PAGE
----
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Jun 22, 2017

AoBT 07-Parental Problems (Stick Kid pt. 2)

There have been times since moving here that I've felt disillusioned about the Japanese way of life. It's definitely not a perfect country and I've grown to accept the "that's just the way things are" mentality... for the most part. I've put off writing about this for a while now because it's a touchy subject, but I believe that it is very important and should be discussed.


My newest student, "Stick Kid", has had a lot of trouble adjusting to his new environment. He has difficulty concentrating, he has violent outbursts, and he just seems very apathetic about most things. This is normal for most new students. They often test their boundaries and see how far they can push their teachers and classmates. Usually this period lasts about a month before the new child adapts and becomes part of the fold. Stick-kid, however, still is experiencing difficulties. I was having trouble getting answers from the Japanese staff until it was time to make Mother's Day crafts. It was then that I found out that Stick Kid, "Doesn't have a mother." At first I thought that his mother died, but was informed that this is not the case. Rather, it seems like his father took him and his older brother away from their mother. Their mother is from South Korea and after getting a divorce, the father took the boys and came down to where their grandmother lives. While I'm not exactly sure of the situation that led to the father taking the children from their mother, I do know that Stick Kid frequently talks about his mother and how much he misses her. In my opinion, this is probably why he is acting out.  


This leads me into a major problem that I have with Japan: The complete removal of one parent after a divorce. In Japanese culture it seems like after a couple divorces, one parent completely disappears from the lives of the children. One of my recent graduates, Wa-chan, changed her last name from her father's to her mother's maiden name. Once that happened, the father stopped coming to all of the school events and when we made Father's Day presents that year, I was told that Wa-chan doesn't have a father anymore and that she could make a present for her grandfather instead. When I asked why the name changed and why the father was completely cut out of Wa-chan's life, I was told, "That's just how it is here." This makes me really sad. As a child of divorced parents, it would have killed me to have been told that I couldn't see one of them ever again.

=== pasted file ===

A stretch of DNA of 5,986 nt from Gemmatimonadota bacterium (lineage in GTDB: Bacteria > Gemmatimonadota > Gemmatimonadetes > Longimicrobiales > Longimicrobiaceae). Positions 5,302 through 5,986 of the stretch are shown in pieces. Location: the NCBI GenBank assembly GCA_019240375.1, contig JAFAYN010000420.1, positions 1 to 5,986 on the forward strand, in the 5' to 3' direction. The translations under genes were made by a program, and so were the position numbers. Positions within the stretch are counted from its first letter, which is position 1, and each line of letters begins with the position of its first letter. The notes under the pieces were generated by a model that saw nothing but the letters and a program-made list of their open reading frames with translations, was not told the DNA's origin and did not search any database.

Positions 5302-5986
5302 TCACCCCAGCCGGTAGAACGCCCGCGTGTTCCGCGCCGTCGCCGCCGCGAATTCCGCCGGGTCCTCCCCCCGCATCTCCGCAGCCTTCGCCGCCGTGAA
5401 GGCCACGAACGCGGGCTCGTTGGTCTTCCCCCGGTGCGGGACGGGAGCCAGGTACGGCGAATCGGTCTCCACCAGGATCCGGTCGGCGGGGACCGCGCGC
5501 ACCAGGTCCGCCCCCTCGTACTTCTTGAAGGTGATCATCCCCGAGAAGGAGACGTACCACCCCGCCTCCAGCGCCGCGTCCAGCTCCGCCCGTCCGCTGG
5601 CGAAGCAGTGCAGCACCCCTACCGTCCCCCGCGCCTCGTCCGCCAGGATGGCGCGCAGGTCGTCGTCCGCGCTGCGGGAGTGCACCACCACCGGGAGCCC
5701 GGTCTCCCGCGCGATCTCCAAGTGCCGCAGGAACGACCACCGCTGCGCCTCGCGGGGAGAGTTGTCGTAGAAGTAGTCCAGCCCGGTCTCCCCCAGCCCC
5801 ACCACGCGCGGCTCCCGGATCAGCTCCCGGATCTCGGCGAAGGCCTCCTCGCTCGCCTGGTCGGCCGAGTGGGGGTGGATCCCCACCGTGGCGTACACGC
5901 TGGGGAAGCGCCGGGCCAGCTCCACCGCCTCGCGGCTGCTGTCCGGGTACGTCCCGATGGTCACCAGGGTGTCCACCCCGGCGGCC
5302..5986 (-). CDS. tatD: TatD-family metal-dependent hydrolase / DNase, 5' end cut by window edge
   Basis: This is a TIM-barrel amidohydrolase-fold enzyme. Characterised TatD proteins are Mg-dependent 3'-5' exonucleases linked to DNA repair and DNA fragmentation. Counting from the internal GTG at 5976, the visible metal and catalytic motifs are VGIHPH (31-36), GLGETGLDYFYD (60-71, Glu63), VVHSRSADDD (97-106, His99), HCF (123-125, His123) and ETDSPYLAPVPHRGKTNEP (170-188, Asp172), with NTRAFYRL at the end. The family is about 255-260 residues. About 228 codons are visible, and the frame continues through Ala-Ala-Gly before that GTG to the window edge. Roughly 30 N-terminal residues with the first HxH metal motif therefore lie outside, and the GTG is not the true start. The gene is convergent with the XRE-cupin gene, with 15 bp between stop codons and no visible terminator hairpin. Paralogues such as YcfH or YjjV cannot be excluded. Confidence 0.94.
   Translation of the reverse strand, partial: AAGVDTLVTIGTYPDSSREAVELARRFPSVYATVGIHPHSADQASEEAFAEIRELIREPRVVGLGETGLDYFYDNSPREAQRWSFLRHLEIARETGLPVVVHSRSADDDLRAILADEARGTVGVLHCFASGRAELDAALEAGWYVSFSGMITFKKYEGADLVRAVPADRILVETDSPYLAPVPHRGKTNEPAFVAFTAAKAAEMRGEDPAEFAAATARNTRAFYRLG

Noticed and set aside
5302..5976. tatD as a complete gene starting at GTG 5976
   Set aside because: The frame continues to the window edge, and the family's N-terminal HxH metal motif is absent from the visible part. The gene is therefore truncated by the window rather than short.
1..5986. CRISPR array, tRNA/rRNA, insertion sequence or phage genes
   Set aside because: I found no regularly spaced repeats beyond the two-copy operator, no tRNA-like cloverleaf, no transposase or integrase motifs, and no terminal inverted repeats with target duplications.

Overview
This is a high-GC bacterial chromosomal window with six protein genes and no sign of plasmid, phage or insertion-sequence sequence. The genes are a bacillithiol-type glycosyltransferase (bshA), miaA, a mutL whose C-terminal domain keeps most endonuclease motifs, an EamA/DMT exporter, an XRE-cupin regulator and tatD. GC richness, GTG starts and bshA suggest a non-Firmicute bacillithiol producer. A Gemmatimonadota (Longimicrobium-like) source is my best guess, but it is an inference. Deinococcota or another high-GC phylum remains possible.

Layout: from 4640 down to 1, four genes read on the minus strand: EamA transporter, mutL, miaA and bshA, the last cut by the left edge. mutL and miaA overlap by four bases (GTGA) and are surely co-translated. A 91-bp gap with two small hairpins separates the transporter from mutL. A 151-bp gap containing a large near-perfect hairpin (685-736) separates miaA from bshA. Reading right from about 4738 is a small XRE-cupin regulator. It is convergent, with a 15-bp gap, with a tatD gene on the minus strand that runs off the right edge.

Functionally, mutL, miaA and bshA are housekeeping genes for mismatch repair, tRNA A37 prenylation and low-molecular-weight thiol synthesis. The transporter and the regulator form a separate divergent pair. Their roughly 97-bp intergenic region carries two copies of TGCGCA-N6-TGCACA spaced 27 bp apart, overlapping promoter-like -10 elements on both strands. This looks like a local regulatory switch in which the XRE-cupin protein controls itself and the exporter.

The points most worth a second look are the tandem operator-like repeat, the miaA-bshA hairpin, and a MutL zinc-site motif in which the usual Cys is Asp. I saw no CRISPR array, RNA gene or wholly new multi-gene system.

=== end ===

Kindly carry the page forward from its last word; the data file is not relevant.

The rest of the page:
I realize that this may be a cultural "norm", but it still makes me feel really sad. I feel sad for the parent who is cut out and I especially feel sad for the child. I've been giving Stick Kid extra hugs and head pats. He is a sweet boy and I hope that he adjusts to life in his new school soon.

                sad stick is sad



Aluma

Aluma

I am a kindergarten teacher, wife, and mother. I love living in Japan!


2 Comments

  • edthethe

    on Jun 22

    Japanese people are absolutely shocked when I tell them that the mother of my step children has them for the weekend or something. That being said, as a step mother, life would be so much easier for me if the mother was out of the picture completely because it is more emotionally distressing for them when she just doesn't show up or call for months on end. Divorce is a really difficult situation for children. Give stick kid lots of love from me too.

  • KevinC

    on Jun 23

    In Japan, taking care of the kids seem like a task more than part of one's life. I feel like many Japanese think it is a burden to keep contact with their kids.